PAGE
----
3. Check-In on Them Only When Necessary

One of the main benefits of remote work is that workers who don’t want to be micromanaged can work in peace. But many managers unknowingly use technology to micromanage remote workers—which can be frustrating. You may have read many articles online about managing remote workers that say, “check in on them daily.” Really? Do you really need to ask remote workers what they’re doing every day? Well, not quite. Although it may be necessary in some cases, you don’t need to send a message or email to remote employees every day.
A rather favorable alternative to this may be daily stand-ups. Through this, remote workers can voluntarily mention the tasks they’re working on a daily basis. They can also add if there are any blockers. As a manager, this will make things way simpler for you because you won’t have to talk to every remote staff member every day.

4. Don’t Let the Distance Make Them Feel Distant

Since the beginning of time, humans have generally lived in tribes. Meaning that we are used to living and working in close proximity to each other. So, working remotely is not necessarily what humans are used to naturally. And this could lead to certain issues like loneliness, a lack of connection with coworkers, job insecurity, and feeling disconnected.

If you want to manage remote teams efficiently, you must have a high emotional quotient (EQ). After all, you’re dealing with humans, not robots. So, a personal connection is key here. This can be done in several ways. First, you could organize monthly video conferences and ensure that every team member knows others on the team. Then, you could also encourage team members to add each other on social networking platforms like LinkedIn.

Finally, to add more personal touch, make sure you wish them on their birthdays and anniversaries, give them encouragement when they achieve a goal, and be available for them if they need help.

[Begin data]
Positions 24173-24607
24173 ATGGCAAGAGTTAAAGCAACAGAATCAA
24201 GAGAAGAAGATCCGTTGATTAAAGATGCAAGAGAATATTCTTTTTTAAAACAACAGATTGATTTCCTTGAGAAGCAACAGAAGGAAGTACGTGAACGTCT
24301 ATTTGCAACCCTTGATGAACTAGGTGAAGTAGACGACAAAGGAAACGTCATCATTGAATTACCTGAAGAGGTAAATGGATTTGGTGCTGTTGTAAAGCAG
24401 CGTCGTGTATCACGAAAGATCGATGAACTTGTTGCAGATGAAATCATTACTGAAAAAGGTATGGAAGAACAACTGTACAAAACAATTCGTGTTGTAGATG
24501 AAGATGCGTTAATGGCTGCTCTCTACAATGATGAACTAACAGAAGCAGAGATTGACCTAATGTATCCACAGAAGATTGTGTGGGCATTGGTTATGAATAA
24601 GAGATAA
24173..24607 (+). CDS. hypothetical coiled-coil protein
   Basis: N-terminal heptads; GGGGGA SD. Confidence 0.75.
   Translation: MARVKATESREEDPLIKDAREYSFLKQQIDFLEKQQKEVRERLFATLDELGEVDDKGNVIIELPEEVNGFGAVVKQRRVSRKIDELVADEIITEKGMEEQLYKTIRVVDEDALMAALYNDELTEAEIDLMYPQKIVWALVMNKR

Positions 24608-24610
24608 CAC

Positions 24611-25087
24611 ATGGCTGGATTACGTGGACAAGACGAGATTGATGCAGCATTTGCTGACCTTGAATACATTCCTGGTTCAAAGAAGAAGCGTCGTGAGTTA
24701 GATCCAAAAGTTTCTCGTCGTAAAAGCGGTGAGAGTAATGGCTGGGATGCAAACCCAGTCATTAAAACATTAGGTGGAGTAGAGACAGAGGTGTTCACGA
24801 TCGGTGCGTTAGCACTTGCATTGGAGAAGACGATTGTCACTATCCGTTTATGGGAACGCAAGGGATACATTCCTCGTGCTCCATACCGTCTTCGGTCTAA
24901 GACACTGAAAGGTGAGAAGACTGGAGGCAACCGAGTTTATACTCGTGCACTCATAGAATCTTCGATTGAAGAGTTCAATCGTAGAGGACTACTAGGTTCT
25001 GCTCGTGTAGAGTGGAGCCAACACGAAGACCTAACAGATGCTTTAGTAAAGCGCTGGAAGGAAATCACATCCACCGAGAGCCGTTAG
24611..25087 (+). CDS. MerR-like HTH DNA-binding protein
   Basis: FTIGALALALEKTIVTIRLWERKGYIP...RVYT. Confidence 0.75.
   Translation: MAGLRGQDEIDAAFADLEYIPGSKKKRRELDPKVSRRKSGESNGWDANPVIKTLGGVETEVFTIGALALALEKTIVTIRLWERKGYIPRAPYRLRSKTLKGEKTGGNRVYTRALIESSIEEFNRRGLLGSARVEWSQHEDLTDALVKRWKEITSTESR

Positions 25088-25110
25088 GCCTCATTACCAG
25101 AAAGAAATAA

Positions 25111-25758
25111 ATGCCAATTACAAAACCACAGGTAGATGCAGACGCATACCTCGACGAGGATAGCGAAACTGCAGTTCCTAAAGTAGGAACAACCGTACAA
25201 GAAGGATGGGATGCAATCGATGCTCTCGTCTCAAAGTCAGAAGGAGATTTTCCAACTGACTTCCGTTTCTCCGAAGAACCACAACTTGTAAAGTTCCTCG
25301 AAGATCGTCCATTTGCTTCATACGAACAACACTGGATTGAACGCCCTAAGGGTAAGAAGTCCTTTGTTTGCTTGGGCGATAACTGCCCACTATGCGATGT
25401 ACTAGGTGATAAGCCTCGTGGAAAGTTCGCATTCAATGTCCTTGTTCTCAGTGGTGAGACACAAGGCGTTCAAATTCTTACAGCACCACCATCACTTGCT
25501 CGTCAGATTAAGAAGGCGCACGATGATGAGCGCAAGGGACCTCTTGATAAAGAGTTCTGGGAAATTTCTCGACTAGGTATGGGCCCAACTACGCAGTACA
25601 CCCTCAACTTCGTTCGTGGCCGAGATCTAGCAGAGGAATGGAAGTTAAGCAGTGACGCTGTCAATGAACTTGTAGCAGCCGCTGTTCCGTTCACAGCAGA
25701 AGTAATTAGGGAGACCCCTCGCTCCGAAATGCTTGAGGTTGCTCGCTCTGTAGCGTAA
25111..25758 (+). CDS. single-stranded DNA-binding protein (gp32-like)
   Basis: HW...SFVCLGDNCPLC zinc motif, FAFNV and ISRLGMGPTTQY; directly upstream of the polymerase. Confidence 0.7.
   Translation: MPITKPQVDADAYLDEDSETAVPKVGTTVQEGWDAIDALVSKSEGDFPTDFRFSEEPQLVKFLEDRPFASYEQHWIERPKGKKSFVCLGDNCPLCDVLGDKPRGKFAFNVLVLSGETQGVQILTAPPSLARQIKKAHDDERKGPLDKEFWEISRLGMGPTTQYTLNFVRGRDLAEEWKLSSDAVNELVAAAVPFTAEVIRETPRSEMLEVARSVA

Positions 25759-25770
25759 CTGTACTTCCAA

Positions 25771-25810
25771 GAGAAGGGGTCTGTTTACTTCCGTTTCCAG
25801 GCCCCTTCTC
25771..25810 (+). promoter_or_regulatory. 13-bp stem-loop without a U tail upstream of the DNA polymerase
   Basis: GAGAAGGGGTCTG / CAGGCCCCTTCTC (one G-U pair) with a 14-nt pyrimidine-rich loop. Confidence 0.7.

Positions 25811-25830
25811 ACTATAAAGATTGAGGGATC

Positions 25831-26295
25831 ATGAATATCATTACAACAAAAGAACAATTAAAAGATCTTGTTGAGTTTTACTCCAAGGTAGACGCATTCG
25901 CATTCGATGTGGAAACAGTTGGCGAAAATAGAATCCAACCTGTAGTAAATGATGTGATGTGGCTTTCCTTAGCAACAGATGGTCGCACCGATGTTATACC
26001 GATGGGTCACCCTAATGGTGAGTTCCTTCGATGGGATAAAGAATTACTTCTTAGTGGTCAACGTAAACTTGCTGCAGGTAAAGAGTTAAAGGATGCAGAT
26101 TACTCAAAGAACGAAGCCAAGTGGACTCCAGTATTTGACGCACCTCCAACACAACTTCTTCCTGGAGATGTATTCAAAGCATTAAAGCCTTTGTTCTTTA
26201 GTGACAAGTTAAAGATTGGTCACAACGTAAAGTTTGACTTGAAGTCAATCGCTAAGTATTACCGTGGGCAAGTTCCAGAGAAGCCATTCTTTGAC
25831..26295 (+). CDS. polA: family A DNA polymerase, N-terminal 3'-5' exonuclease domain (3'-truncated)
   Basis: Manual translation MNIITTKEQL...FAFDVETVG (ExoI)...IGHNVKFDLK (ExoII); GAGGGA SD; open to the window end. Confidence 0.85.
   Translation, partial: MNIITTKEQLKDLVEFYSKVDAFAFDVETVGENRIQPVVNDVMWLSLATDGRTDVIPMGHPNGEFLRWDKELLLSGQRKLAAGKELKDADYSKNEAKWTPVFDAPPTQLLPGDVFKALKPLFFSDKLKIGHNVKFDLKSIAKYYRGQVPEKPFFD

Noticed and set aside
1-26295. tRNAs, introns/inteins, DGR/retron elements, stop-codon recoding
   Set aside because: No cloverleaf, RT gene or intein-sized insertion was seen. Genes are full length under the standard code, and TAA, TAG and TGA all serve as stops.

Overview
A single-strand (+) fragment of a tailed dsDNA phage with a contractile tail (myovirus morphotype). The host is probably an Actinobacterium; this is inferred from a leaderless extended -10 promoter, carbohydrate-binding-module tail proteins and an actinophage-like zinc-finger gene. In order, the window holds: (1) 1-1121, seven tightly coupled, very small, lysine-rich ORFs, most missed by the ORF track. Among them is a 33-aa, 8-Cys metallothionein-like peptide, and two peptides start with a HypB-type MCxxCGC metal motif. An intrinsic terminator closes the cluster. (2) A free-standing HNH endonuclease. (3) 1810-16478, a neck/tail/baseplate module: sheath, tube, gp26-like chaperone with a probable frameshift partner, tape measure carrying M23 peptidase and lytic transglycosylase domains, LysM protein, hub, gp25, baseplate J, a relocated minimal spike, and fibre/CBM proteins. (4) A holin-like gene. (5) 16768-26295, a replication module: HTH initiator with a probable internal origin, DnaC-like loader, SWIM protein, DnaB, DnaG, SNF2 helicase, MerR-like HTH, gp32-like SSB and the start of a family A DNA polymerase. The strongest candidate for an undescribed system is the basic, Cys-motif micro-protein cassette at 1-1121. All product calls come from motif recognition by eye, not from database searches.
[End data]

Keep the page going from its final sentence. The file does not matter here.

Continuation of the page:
5. Use Software and Online Platforms

When you manage remote teams, it’s likely that you’ll use emails, Slack, and Zoom. But you could consider more software services depending on your needs. Let’s dig deeper.

Dashboard of project management platform

(A sneak peek of project management platform), for instance, is a platform that is widely popular among managers who manage remote teams. As you can see in the image, this platform allows you to give ownership of tasks to different team members, set priorities, add tags, and even upload files once the task is completed. The interface is well-designed and doesn’t have much clutter. The best part is, you could also integrate it with Gmail and Slack. How convenient!

Review with team through notion

(A sneak peek of Notion in action)

Another platform that can come in handy is Notion. Notion is another very renowned platform used by remote workers. Notion is like Google Docs on steroids! Along with the usual features of Docs, Notion also has project management capabilities. This platform can also cut the need for those time-consuming meetings as it enables one to view the progress of every task with a few clicks.

Apart from the aforementioned platforms, you could also try Trello, Microsoft Projects, Wrike, and Asana, to name a few. Remember, emails and messages are obvious parts of remote work. However, you could make things far more efficient by using additional software.

Final Thoughts

Remote work is here to stay. However, it could either be completely remote or a hybrid of remote and office work. So, no matter how much companies disagree with it, the market has made its decision.

On a positive note, businesses no longer need to rent huge offices and pay enormous running costs like electricity, water, and other utilities. If you’re open-minded to remote work as a business owner, it may be the best blessing you’ve received in business. Furthermore, employees find happiness in flexibility. And happy employees are productive employees. And productive employees bring big profits to the company. So, give them what they want, and you’ll get what you want in return as well.

Now, once you’ve hired top talent, you may also want to know the tactics to retain them. A few months ago, the Great Resignation was on the rise. Many talented workers left their jobs and went on their own paths. So, if you want some tips on how to retain your best team members, check this out: 3 Antidotes to the Great Resignation